Bonjour à tous!
Before I even begin, I just want to say that you should definitely read to the end of this post because I’ve managed to do a really cool slideshow thing with my photos near the bottom that I want you all to see. Just skip there if you can’t be bothered to read my ramblings about how much I love to eat.
Given my escapades this week (and the previous 4 weeks – omg I’ve been here for a month already) it’s only fitting that I use this post to talk about eating and drinking in France.
« Dis-moi ce que tu manges : je te dirai ce que tu es. »
Tell me what you eat, and I’ll tell you what you are.
~ Jean Anthelme Brillat-Savarin
I know it’s a stereotype, but cooking and eating in France is as much a national sport as it is an art form. At first, I found it very difficult to understand why Montpellier must grind to a halt for the two hours between 12pm and 2pm. Like, if you need a lunch break at all, surely an hour is enough? But now I understand. I don’t know if it’s France or just Ruth’s cooking (it’s probably both) but I’ve never eaten so well and for such an extended period of time in my life. I don’t even know where to start.
Actually that’s not true, I do know where to start: bread. To the people who told me before I came here that I wouldn’t find any good bread in France, you were mistaken. France is bread – freshly baked that day, obviously. I could eat baguette every day for the rest of my life and not get bored of it. I’ve been eating it mostly with boursin and tomatoes, which are somehow much sweeter and juicer here than at home. If you don’t know what boursin is (I didn’t before I arrived) then you must find some immediately because apparently it’s sold in England and truth be told, you are missing out on the finest part of life if you’ve never tried it. Eating fig and nut boursin is comparable to say, having a religious experience.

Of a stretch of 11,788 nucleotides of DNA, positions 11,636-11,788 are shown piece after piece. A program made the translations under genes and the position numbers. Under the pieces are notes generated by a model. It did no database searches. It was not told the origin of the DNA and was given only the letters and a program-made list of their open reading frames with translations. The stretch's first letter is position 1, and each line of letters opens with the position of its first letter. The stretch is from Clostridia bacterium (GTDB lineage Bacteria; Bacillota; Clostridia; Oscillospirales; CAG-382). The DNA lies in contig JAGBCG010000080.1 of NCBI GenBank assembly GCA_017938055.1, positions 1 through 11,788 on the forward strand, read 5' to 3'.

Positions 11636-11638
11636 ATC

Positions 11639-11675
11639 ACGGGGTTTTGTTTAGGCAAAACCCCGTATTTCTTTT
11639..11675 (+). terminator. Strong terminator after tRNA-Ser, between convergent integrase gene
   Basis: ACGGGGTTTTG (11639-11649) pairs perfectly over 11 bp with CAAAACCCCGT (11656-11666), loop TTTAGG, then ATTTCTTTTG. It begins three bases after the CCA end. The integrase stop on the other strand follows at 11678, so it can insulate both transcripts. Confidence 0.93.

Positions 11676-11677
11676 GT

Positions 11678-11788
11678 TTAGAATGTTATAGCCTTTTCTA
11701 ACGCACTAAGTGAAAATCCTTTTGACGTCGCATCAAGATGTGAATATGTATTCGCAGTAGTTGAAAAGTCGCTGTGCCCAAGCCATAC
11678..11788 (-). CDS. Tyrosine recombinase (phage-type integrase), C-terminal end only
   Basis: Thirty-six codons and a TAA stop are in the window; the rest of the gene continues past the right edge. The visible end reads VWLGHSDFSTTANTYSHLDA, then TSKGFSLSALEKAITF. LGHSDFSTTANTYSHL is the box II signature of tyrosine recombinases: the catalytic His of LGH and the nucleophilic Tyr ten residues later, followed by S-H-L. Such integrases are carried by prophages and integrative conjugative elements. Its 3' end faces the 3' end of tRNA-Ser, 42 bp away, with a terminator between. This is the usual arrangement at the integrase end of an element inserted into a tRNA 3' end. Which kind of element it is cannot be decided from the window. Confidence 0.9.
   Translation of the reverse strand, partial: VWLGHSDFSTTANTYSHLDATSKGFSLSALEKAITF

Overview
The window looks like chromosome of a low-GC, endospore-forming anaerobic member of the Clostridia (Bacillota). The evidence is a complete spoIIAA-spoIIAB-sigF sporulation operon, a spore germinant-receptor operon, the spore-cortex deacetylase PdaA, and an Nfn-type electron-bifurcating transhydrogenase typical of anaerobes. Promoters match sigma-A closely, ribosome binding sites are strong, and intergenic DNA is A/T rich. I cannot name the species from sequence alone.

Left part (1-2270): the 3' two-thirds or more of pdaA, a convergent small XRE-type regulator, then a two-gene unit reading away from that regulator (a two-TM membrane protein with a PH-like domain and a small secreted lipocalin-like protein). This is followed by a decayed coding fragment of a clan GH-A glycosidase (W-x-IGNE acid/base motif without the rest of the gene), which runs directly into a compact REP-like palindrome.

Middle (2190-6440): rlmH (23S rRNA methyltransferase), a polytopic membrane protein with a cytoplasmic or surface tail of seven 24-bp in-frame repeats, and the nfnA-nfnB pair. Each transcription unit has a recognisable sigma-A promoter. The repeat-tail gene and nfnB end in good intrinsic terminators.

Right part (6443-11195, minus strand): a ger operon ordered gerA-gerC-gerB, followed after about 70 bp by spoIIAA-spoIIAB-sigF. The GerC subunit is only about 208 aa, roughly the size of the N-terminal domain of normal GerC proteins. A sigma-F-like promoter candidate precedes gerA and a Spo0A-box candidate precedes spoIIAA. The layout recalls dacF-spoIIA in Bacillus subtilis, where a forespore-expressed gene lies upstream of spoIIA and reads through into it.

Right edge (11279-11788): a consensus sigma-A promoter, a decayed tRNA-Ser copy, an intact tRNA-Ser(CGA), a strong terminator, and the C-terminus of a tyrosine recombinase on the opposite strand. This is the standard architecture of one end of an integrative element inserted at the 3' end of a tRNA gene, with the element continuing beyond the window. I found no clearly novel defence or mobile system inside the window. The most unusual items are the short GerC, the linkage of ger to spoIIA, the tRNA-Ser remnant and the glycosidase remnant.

Floppy baguette lol
Another thing I eat basically every day is yoghurt because the French are OBSESSED with yoghurt. Like, they dedicate whole areas of the supermarket to it and they have loads of different sorts that I’ve never seen in England before. Fromage blanc is amazing. So is compote, which I’m really going to miss when I come home – it’s essentially baby food. It’s just all kinds of puréed fruit with a bit of sugar and it’s incroyable.
The crêpes, croissants and coffee are delightful, as are all the different types of couscous and the school dinners AKA the only good thing about university so far.
At least they’ve got something right
On Sunday morning, we went to a proper French food market in Lattes (partly because we wanted to, partly because there is literally nothing else to do here on a Sunday) and bought all the ingredients for our dinner – classic blanquette de veau. Apparently it’s classic, I’d never heard of it though. I loved the market and I’m definitely going to go back there again – so much amazing food and so much choice! So many French people discussing species of mushroom and man handling the vegetables to find the perfect tomato!
I thought I’d died and gone to heaven, but it only got better when we went to a bakery to buy dessert.
By the time we’d finished buying food, it was lunchtime and Mickaël made us an amazing lunch: an olive, tomato and goat’s cheese salad with a smoked salmon omelette and baguette (bien sur).
Later, he gave us a crash course in how to cook blanquette de veau. The end result was so delicious that I can’t actually believe I had any part in making it. My ‘part’ was mostly stirring and chopping things but you know, whatever, I helped. Maybe. The following pictures are nearly all stolen from Ruth’s snapchats.
Woohoooo look at me (pretending to) cook!
These two did the actual cooking
OMG SO GOOD